Album review: SHINee – ‘Sherlock’
by Jungbae. Posted on April 10, 2012, Tuesday
SOUTH KOREA: When I heard that the new SHINee EP would adopt some concept of combining two tracks into one, my initial reaction was this: “Um, isn’t that what that company’s been doing for a while?” Because, as we know, one of the recurring characteristics of composer Yoo Young-jin’s philosophy is the amalgamation of two (or three or four) wildly different themes in a musical potpourri that sometimes works well and sometimes explodes in our face. I wouldn’t have been surprised to find out, for example, that TVXQ’s ‘Rising Sun’ (2005) or ‘Tri-Angle’ (2004) or – heck, let’s go way back – H.O.T’s ‘I Yah’ (1999) were actually several separate tracks combined. But no, apparently SHINee’s ‘Sherlock’ is the first time that this has been done intentionally. Experimentation is still in style at SM Entertainment.
The premise: two tracks, ‘Clue’ and ‘Note’, each with a distinct theme, are combined into the lead single ‘Sherlock’. Simple enough in theory. That said, the two “ingredient” tracks really are quite different: ‘Clue’ is a heady club tune that creates tension with bombastic brass and bouncy bass, while ‘Note’ lives and dies by its sweeping melodies and potent chorus. Sure, the two share some similar brass textures and whatnot, and the dichotomy isn’t as bad as with some of the old SMP songs mentioned above, but these are not songs that you’d readily expect to merge.
The composer staff, headlined by longtime SM collaborator Thomas Troelsen, figures out a way to do it. Essentially, clips of ‘Clue’ become ‘Sherlock”s verses and bridges, while ‘Note’ becomes the chorus and refrain. In a departure from Yoo’s style, the transitions are virtually seamless: ‘Note”s melody slides in very naturally at the chorus, and the abrupt disappearance of the complex bass layer that accompanies that transition ends up sounding like a harmless stylistic flair.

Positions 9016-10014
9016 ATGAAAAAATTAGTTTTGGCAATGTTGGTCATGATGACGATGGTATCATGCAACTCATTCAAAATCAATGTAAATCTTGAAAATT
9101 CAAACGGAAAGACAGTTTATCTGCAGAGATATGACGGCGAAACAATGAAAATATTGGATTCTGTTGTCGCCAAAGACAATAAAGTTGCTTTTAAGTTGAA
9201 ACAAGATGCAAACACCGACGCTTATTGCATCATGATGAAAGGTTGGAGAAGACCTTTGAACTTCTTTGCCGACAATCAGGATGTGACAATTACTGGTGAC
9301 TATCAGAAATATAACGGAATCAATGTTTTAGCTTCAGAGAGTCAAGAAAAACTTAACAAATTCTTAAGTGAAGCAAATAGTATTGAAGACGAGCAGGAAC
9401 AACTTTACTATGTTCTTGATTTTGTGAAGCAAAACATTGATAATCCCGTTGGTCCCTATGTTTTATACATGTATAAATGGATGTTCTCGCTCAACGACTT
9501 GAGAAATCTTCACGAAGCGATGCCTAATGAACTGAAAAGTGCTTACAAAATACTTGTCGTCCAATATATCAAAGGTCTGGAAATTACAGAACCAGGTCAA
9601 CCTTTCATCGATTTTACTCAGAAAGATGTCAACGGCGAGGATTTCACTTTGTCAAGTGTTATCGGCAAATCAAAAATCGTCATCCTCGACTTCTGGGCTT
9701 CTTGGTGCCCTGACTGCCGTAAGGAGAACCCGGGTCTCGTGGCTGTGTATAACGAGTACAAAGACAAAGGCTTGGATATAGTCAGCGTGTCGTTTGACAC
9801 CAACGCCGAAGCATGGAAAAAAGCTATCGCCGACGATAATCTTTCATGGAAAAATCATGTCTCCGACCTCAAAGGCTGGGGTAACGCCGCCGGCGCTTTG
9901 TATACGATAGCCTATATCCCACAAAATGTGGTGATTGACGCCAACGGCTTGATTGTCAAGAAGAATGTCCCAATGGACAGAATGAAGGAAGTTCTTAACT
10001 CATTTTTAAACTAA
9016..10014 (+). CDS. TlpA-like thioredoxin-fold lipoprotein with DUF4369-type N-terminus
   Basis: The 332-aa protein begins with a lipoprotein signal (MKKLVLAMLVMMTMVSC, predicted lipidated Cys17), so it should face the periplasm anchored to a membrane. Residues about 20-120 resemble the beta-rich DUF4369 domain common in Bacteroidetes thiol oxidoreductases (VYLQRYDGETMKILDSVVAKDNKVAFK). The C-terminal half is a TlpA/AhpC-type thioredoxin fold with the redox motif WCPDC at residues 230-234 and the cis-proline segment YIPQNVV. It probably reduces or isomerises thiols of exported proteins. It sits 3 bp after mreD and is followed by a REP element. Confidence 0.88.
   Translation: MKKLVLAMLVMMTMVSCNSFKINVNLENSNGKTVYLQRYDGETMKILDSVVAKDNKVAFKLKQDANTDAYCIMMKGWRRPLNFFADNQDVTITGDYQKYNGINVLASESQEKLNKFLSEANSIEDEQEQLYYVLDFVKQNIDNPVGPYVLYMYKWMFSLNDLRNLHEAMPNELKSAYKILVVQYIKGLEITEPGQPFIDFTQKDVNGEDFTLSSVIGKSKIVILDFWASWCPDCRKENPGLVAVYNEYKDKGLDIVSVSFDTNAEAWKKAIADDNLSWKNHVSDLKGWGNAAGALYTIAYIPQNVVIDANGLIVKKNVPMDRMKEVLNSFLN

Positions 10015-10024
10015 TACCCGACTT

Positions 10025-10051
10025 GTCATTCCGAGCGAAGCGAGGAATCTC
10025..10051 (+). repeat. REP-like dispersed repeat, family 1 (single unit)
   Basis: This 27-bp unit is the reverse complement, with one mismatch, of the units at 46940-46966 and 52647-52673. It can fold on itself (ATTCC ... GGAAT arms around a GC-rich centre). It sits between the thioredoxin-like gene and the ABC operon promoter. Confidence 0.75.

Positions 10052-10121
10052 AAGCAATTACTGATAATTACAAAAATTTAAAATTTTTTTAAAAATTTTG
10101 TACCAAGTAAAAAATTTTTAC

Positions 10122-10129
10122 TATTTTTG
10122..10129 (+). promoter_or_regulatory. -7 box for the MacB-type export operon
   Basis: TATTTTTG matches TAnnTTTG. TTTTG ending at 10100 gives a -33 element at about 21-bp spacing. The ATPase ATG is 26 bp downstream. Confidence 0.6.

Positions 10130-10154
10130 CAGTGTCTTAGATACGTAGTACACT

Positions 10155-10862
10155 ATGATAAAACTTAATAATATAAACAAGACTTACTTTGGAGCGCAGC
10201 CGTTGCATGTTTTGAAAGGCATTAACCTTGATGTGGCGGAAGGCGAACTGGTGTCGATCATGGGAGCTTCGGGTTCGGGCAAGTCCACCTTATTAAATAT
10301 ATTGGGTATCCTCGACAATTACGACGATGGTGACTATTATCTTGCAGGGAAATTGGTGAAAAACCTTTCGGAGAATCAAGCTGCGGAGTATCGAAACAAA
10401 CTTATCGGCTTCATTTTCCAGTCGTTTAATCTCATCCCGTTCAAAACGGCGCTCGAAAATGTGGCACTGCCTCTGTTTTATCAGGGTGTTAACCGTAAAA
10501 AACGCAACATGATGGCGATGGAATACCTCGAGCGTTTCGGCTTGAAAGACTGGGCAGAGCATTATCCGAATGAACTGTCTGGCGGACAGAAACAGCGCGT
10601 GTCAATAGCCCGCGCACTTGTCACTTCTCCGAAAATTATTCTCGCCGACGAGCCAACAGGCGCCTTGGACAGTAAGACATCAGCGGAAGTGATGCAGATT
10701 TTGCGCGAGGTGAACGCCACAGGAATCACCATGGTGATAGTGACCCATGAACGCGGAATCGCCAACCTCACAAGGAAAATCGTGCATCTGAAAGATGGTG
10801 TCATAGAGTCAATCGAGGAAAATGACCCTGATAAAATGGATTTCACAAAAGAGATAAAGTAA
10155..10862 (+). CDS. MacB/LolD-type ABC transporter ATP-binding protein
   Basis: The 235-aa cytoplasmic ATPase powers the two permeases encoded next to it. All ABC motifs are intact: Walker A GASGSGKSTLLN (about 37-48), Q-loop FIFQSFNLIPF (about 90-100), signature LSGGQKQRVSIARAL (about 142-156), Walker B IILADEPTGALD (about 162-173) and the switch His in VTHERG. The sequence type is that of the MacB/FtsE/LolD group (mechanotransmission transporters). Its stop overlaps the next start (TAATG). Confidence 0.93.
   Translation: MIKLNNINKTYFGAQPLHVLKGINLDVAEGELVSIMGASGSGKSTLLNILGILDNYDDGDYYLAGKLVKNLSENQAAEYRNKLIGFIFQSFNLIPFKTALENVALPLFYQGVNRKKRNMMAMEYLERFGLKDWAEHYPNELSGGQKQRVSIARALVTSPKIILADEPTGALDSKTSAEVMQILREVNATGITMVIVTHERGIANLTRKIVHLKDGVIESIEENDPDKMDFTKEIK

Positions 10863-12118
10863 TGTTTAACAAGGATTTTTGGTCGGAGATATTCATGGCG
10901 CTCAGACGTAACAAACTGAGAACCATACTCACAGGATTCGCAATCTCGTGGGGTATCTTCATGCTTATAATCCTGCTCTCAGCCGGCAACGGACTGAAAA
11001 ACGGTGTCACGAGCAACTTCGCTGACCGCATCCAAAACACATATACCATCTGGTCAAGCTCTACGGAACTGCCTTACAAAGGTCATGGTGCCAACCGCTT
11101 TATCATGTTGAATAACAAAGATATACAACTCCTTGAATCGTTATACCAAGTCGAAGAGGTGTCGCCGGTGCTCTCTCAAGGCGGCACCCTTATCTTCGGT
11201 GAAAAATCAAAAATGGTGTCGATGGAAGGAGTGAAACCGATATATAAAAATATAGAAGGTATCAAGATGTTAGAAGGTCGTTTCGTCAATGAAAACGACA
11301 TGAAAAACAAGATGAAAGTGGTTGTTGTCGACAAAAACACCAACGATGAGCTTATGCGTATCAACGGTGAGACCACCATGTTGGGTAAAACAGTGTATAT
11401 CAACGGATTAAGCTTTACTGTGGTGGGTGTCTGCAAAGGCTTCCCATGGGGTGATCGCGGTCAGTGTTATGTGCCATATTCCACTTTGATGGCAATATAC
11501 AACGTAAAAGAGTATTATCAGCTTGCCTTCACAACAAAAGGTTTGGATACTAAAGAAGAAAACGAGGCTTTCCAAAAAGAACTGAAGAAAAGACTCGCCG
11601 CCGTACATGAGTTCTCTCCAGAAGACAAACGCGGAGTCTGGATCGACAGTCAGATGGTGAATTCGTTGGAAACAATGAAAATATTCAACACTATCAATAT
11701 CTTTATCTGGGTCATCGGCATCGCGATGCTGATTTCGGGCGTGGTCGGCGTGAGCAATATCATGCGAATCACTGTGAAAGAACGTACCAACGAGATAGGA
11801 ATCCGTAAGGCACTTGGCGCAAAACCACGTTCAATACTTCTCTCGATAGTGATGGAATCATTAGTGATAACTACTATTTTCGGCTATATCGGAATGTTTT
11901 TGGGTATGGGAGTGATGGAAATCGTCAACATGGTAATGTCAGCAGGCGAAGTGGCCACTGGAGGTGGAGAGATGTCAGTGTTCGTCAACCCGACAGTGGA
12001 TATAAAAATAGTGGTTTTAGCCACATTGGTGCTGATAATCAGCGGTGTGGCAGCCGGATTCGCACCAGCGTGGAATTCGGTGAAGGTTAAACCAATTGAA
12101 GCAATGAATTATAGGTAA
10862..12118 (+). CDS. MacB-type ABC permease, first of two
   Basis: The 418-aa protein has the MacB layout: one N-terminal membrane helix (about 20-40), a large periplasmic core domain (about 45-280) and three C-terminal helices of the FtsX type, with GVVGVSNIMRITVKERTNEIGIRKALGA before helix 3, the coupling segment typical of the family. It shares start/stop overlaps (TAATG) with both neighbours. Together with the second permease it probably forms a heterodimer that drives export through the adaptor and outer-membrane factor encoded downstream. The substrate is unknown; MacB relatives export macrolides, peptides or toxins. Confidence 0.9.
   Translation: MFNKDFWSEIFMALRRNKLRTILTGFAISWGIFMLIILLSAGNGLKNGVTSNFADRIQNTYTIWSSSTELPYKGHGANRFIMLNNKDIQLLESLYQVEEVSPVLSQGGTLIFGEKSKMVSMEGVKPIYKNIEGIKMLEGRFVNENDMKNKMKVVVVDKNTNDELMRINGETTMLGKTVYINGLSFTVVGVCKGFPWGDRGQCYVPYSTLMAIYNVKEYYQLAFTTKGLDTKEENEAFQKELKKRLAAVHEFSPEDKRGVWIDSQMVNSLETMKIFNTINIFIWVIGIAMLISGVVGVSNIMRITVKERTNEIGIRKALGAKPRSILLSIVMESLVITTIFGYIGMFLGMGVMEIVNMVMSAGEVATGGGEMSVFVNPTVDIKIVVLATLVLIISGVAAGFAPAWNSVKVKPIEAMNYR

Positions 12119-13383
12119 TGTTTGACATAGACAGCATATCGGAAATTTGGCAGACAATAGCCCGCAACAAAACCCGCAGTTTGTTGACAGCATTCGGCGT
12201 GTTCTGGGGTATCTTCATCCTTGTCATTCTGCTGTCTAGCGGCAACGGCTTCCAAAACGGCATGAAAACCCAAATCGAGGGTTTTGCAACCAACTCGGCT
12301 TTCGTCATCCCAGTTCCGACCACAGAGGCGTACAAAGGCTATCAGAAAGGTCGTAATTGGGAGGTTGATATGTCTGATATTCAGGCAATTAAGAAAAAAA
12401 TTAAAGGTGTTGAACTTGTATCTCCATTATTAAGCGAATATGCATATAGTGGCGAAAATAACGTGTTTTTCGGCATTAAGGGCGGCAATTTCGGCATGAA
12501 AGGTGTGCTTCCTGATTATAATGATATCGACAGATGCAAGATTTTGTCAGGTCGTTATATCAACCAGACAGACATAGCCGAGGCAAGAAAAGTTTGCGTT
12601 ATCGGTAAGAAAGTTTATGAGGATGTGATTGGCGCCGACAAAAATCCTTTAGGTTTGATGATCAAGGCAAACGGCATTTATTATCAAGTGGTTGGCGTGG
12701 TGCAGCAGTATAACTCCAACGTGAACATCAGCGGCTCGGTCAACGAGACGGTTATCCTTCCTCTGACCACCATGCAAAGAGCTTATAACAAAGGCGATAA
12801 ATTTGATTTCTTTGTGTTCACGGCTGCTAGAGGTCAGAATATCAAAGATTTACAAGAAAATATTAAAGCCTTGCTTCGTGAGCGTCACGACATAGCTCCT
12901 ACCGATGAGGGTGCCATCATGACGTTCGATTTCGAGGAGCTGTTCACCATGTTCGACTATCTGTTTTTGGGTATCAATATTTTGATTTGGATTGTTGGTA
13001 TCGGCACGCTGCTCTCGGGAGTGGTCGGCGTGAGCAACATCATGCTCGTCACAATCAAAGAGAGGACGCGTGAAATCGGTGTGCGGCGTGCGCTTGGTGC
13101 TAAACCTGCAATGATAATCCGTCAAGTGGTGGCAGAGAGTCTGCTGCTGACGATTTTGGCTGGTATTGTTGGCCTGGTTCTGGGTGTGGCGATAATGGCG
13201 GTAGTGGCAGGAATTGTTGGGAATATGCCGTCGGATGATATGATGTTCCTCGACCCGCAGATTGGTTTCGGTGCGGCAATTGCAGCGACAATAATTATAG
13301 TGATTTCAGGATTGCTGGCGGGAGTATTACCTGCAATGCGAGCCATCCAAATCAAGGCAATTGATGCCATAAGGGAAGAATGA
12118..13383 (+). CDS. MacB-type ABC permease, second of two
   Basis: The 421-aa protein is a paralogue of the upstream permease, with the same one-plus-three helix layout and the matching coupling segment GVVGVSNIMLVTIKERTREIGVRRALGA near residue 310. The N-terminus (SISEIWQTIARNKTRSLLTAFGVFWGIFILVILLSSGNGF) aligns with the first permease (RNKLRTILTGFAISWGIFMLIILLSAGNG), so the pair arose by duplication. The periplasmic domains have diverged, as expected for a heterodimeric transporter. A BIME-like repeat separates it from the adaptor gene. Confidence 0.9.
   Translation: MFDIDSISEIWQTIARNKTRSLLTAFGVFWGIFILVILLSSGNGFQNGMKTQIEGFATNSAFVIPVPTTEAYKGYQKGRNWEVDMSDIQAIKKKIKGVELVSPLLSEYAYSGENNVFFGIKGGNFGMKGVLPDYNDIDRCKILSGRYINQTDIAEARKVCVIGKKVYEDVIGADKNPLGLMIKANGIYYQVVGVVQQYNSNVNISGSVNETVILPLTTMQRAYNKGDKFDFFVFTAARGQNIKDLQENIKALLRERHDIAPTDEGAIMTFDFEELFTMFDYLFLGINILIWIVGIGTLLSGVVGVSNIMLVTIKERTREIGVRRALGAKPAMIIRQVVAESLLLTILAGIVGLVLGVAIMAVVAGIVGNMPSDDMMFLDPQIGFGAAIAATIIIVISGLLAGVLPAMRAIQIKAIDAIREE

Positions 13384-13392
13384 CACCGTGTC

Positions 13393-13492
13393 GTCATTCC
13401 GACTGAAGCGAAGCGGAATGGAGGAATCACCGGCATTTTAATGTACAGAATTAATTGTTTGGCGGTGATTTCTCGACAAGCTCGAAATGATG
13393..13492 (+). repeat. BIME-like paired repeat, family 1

‘Sherlock’ is free to become the latest entry in a long line of excellent dance pop tracks to come out of this label in recent years. By nature, the track’s structure lends itself to very effective management of both tension and release; the vibrancy and fidelity of the brass line and other instrumentals give dimension to the handsome melody and the trademark SM-polish to the song. The track is permeated by a shower of vocals from every direction, and while Jonghyun predictably steals the show (his very first verse is probably the most vocally impressive moment of the song), others – notably Taemin – stand their ground with solid performances.
Thematically, the metaphor of the detective is a good idea, but the concept is overshadowed by the execution: lyricist Cho Yun-gyong’s language is pregnant with intrigue and rich in imagination, creating electric atmosphere and in-the-moment intensity that complements the sound. Her almost fantastical expressions are reminiscent of Kim Yi-na’s, although ‘Sherlock’ (as well as Cho’s other work, notably with F(x)) is not as visceral as Kim’s lyrics. It should be said that there’s not a whole lot in the way of narrative here, given the stream-of-consciousness presentation; ‘Clue’ and ‘Note’ fill in some of the story, but Sherlock works fine without that.
The rest of the EP is rounded out by four tracks of safer mold. Pop-ballad ‘Alarm Clock’ is the best of the bunch, featuring a tame yet heavy beat to be punctuated by an arpeggio of flute. ‘The Reason’ is a pleasant ballad that does little to distinguish itself, while ‘Honesty’ provides the album’s sole unplugged moment. ‘Stranger’ stands out for its somewhat retro sound and abrasive beat approach, but quickly turns pedestrian. It’s pretty difficult to follow up ‘Sherlock’ and the other pieces, but the final three tracks are downright forgettable – even the vocal performances fall a notch. It’s a similar problem to one that SHINee’s ‘Lucifer’ (2010) had. (Though I’ll grant that that album’s opening troika was even more difficult to follow up than this.)
Even before ‘Sherlock’, SHINee was among the most consistently excellent boy groups in terms of production – the most consistent in my view, with ‘Infinite’ somewhere close by. SM’s creative innovation has been a large part of that, and ‘Sherlock’ again raises the bar in this department. Is it a seminal piece of work? No, it isn’t. But it is another example of the kind of excellence that corporate planning can sometimes produce; a reminder that for many groups, such excellence is now recurrent rather than exceptional. SHINee goes even further – they’re making it into a trend.
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